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An all-singing, all-dancing, teenfriendly re-telling of the Greatest Story

Journey to Bethlehem is now screening in select cinemas nationwide.

Journey to Bethlehem (PG, 99 mins) Directed by Adam Anders Reviewed by Graeme Tuckett *** ½

Let nobody accuse my gaffer James Croot of not having a sense of humour. James, bless him, grew up in a Christian household with a lay-preacher Dad, and even – this is true – was known at an early age to perform in musicals that he and his intermediate and high school buddies devised and workshopped.

Whereas, I am the belligerently atheist off-spring of an alcoholic car salesman with a side-hustle as an astrologer – and am widely known for having a singing voice like a duck in a long-drop.

So, when it came time to divvy up the reviewing duties for November, who do you think got assigned Journey To Bethlehem, the nativity musical? Gawd, I love this job.

Journey To Bethlehem is a debut feature from Swedish super-producer and music mogul Adam Anders. Anders is one of the world's top hit-makers.

He is exactly the person you turn to if you need to churn the algorithms of the American teen market with some saccharine banger that will sell a bajillion downloads and all the associated merch by which we measure "the charts" now.

Anders has his fragrant fingers all over the careers of The Backstreet Boys, Selena Gomez, Miley Cyrus, The Jonas Brothers and a dozen others. And now Anders has decided to hitch his undoubted talent – and some millions of his own cash – to a passion project of his own. An all-singing, all-dancing, teenfriendly retelling of the Greatest Story Ever Told (TM).

And to be fair, if that was Anders' self-imposed brief, then he has definitely succeeded. Journey To Bethlehem is perky, tuneful, relentlessly cheery and basically impossible to completely dislike.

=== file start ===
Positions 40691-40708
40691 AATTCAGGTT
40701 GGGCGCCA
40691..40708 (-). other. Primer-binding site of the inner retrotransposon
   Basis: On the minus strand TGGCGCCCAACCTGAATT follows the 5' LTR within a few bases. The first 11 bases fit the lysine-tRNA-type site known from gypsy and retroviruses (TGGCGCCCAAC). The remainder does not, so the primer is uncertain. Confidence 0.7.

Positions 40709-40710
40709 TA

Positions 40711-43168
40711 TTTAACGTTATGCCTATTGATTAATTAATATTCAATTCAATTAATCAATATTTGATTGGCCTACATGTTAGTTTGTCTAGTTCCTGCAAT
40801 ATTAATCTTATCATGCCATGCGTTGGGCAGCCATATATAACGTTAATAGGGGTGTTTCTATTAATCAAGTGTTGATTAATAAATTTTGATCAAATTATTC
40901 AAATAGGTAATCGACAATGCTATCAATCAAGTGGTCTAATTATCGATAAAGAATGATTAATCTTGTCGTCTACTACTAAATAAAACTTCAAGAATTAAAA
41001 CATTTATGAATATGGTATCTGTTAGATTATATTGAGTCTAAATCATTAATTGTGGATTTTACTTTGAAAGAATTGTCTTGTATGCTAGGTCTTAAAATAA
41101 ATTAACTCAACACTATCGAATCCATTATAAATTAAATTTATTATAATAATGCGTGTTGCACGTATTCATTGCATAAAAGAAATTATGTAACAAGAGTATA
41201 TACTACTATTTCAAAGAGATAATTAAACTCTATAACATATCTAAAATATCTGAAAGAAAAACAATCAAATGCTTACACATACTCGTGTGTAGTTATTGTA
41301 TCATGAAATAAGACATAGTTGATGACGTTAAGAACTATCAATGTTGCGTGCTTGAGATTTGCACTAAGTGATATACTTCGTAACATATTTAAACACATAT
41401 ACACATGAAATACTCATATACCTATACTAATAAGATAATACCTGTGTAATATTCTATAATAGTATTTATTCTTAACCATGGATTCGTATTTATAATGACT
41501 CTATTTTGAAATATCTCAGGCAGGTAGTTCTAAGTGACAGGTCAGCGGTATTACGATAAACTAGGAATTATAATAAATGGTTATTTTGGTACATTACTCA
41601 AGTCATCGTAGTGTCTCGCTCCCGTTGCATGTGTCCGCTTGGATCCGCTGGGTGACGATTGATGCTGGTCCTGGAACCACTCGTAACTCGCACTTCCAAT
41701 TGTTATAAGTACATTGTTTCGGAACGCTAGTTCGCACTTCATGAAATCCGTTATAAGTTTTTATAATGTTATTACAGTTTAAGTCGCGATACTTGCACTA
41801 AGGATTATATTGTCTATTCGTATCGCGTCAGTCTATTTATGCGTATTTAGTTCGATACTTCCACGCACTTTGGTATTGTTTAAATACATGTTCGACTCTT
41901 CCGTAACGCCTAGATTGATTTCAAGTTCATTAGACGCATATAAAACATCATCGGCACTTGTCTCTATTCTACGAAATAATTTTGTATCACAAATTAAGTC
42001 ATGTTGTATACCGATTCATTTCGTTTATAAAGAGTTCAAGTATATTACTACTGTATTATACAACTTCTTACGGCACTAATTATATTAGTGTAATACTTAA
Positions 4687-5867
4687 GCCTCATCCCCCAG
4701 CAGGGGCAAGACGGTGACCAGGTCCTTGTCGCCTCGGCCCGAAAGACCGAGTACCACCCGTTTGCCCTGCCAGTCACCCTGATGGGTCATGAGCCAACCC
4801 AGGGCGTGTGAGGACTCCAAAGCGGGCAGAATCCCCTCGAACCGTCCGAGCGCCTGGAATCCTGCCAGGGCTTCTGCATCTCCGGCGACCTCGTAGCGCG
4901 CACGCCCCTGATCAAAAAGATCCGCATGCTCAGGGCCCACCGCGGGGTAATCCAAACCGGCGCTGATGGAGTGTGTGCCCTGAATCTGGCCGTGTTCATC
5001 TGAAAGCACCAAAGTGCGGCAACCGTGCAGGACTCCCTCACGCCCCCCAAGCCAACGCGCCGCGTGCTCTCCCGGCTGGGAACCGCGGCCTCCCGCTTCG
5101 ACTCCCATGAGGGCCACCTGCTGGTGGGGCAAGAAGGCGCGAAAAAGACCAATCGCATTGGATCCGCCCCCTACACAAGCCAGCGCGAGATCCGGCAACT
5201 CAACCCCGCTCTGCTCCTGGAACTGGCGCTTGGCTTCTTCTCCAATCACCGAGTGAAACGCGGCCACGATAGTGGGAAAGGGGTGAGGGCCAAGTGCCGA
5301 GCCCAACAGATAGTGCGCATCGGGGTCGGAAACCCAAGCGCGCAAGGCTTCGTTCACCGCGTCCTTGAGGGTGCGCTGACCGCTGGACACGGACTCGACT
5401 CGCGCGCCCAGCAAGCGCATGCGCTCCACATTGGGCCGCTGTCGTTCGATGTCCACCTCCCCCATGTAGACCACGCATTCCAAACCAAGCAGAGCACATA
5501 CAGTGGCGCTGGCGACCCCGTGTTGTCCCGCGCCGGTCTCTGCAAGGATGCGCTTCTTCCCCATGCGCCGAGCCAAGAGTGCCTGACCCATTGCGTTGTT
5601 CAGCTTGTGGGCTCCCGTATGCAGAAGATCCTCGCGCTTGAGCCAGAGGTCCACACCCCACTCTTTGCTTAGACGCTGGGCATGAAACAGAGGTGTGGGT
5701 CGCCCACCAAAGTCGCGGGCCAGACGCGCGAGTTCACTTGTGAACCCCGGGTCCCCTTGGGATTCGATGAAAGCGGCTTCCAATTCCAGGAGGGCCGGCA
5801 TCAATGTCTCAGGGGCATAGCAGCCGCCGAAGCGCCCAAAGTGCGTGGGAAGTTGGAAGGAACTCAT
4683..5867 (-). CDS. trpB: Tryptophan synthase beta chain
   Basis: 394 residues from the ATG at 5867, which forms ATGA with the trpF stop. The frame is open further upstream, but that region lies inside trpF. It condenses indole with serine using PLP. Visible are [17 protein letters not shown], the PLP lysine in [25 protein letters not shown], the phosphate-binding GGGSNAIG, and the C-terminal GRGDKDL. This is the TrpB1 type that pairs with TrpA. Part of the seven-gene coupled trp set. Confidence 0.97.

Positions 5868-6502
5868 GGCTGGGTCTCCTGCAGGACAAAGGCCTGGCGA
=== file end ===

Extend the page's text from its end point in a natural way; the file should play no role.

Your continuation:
In the leads, Fiona Palomo (Outer Banks) and Milo Manheim (Zombies) are fine as Mary and Joseph, meeting-cute in a fruit stall on the day they each are told they will be marrying strangers – and eventually delighted that the "strangers" turn out to be each other. Christian rapper Lecrae is similarly fine as the angel Gabriel.

In one of the film's best and funniest scenes, we meet Gabriel as he is nervously rehearsing his first conversation with Mary, wondering how she might react when he tells her the "good news", that the Lord God Almighty has decided to pop a bun in her oven and you'll-be-fine-explaining-that-to-yournew-husband-won't-you?

Stealing the show, of course, is Antonio Banderas – no, really – dialling in a King Herod who could have stepped straight out of Jesus Christ Superstar, blowing the roof off whenever the script lets him.

Next to Banderas, the other highlight here is the casting of the Iranian/British comedian Omid Djalili as one of the three wise men. Djalili brings an Alexei Saylelike presence to the film, riffing on lines, ad-libbing like mad and just generally sending up the absurdity of the project, even as he adds considerably to its enjoyment.

If Glee-does-The-Nativity sounds like your idea of a good way to spend an hour-and-a-half, then Journey To Bethlehem is going to be right in your wheelhouse.

The only question I have is, why the one person I know who might absolutely have loved it, decided to send me along instead? Lolz.

Weekend | Entertainment




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